But in 2010, two Court decisions, Citizens United v. Federal Election Commission, and SpeechNOW.org v FEC held that the First Amendment prohibited the government from restricting independent political expenditures by corporations and unions. This has led to the rise of the “Super PAC”, groups not connected with the candidate (???) that raise millions.
Several factors determine who wins elections. Party identification still matters, but Democrats are more likely to vote for a Republican than vice versa. Republicans also tend to get more of the independent vote. Issues, in particular that of the economy, help determine elections. A poor economy is difficult for an incumbent president to overcome; a strong economy generally means reelection. Campaigns do make a difference in an election, however, mainly by reawakening voters' loyalties and allowing voters to see the character and core values of a candidate. Retrospective voters, those who look at how things have gone in the recent past, often decide elections. They vote for the party in the White House if they like what has happened and vote against that party if they do not.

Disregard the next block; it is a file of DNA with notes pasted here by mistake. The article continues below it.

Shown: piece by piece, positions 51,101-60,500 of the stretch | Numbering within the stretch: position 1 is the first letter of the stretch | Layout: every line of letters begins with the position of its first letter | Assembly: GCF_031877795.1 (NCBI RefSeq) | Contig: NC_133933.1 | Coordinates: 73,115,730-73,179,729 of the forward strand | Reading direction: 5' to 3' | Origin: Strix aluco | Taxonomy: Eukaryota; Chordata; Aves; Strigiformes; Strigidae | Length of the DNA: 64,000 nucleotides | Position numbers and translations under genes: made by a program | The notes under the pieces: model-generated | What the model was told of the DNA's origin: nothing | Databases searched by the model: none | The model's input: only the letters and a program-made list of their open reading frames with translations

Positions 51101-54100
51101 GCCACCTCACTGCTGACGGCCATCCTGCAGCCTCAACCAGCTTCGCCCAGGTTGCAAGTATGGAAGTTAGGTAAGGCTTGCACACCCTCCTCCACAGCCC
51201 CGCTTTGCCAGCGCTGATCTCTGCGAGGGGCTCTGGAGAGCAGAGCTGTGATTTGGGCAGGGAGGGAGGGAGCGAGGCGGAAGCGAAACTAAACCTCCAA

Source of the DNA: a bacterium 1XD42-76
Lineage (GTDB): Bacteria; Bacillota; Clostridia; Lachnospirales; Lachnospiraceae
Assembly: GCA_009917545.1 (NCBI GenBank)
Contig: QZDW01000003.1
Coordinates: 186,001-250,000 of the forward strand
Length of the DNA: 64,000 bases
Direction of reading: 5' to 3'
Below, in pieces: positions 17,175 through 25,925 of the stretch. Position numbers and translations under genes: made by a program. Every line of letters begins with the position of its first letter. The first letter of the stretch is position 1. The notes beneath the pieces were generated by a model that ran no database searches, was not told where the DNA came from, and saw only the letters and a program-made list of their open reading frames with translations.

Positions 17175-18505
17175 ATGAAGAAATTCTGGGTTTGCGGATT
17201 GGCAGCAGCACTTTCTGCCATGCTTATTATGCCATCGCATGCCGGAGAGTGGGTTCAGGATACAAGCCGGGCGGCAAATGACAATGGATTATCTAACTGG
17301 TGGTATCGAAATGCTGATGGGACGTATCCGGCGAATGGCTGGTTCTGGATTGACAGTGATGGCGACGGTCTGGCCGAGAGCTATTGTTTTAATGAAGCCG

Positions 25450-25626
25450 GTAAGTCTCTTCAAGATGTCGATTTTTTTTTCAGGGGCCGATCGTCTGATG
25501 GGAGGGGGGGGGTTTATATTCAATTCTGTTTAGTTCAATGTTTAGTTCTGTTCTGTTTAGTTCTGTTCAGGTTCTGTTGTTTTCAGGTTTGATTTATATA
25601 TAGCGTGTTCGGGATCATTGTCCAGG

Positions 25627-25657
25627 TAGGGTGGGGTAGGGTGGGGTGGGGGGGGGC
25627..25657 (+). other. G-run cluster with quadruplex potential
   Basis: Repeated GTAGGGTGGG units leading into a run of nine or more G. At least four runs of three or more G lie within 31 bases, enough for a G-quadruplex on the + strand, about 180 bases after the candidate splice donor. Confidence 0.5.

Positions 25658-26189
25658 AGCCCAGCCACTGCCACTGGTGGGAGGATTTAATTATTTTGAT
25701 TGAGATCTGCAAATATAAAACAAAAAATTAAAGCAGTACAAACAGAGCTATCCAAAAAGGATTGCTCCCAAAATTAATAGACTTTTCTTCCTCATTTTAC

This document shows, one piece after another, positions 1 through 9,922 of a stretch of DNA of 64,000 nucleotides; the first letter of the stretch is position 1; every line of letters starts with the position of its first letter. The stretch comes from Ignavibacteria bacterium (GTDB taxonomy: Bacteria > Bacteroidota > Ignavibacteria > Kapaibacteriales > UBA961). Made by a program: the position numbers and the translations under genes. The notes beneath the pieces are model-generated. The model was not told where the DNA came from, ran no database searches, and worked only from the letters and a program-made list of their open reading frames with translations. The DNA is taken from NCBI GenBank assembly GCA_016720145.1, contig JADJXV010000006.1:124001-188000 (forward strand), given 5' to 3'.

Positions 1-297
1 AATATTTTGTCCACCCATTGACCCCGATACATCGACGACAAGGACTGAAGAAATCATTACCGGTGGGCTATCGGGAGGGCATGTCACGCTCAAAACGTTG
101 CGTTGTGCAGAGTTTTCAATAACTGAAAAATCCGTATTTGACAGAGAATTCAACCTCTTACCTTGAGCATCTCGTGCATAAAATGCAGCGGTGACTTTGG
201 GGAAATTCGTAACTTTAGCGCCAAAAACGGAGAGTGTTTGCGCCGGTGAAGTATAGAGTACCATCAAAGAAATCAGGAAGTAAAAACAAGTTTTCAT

If a candidate is going to win, he or she must build a winning coalition, or combination of several distinct groups. Traditionally the Democratic coalition has been African Americans, Jews, Hispanics, Catholics, southerners, and union members. Republicans have long had a coalition of business and professional people as well as many farmers. Coalitions historically have been reorganized under certain conditions. Realignment describes this reorganization of a party's following. Realignment occurs when a new issue arises that cuts across existing party divisions-for example, slavery or a weak economy.
Interest groups have existed since the country was founded - Independence era groups such as the Sons of Liberty are early examples of interest groups. Federalists and Anti-federalists struggling over the ratification of the Constitution could be termed interest groups. The religious associations and antislavery movements of the 1830s and 1840s were also initial forms.